She is Samantha (played with ingratiating warmth by Cécile de France), a beautician with a salon of her own, who is sufficiently moved by Cyril’s state to take up his case. She gets permission, with his agreement, to have him spend weekends with her as his foster parent, and she helps him look for his father. Eventually they find the man, working in a restaurant. He is—verbally, at least— brutal with the boy: the father wants to be rid of him so that he (the father, that is) can have a fresh start in life. This bluntness doesn’t discourage Cyril: he still wants to be with his father. His hunger for affection shields him from belief that his father means his rejection.
Instead, however, he goes to live with Samantha as his foster parent. She even evicts her boyfriend after he asks her to choose between Cyril and him. The rest of the film deals with Cyril’s continuing search for a father—which leads him into crime. The gang leader who recruits him, a young man, is the closest Cyril comes to a substitute father, yet he tries to give his real uncaring father the loot from his crime. At last he pays in his own way for the felony he committed— another father and son are involved here—and then he continues his search with new confidence.
The directing by the Dardenne brothers reflects their previous work: it wants to be unnoticed either for virtuosity or clumsiness, yet only virtuosos can attain this ideal. Everything seemingly just happens before us, as if all of creation had occurred so that we could see these things—simply. At the finish, Cyril again mounts his bike—on which he began his search and which is almost a part of his being—and continues. His longing for his father is stronger than his father’s rejection.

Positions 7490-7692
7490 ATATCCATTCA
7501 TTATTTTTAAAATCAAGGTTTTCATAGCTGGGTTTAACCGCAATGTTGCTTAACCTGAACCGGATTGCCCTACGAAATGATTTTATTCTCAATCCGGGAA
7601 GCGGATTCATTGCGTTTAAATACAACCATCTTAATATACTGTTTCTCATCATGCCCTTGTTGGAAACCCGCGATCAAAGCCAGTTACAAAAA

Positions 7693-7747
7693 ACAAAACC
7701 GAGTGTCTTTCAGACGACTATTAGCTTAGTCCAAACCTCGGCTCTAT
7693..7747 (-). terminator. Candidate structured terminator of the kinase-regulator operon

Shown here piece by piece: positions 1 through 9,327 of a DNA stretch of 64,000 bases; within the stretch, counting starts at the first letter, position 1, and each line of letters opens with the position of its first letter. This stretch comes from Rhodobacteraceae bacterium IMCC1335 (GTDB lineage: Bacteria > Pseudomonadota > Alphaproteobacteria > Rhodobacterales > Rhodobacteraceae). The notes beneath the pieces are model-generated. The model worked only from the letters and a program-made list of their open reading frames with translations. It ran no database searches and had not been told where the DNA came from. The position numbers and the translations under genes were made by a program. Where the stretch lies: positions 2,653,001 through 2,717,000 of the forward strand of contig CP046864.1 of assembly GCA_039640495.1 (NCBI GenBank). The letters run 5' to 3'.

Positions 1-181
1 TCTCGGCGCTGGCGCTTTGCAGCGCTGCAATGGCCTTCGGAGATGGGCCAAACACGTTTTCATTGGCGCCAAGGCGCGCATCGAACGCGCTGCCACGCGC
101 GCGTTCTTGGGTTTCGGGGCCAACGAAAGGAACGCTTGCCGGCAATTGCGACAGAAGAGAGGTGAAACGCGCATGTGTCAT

This picture, fine and unwavering as it is, is not quite of the dimension and depth of the first three Dardenne pictures (which also were concerned with children and parents). They had an almost Tolstoyan reach. The Kid doesn’t have quite that emotional and thematic size. But it is assuredly a Dardenne film, a venture into strata of feeling and response that are waiting for us to be reminded of them. At the last this lovely if slightly lesser film is a work that—happily for us—these two extraordinary men didn’t want to overlook as they move on.
STILL ANOTHER FULL unfaltering performance by a child. This time it’s in a horror film, which in itself is no surprise: children populate the genre. This, however, is a picture with familial antecedents that make it unusual.
Horror pictures, never dear to this viewer, seem to come in two kinds: the ones with physical monsters in them (Frankenstein, werewolves, etc.) and the ones in which normal-looking people, in normal residences, do wildly outrageous things. One of the latter is Michael, newly arrived from Austria. It is so neatly made that, grotesque though it is morally, it invites an admiring look at the man who did it.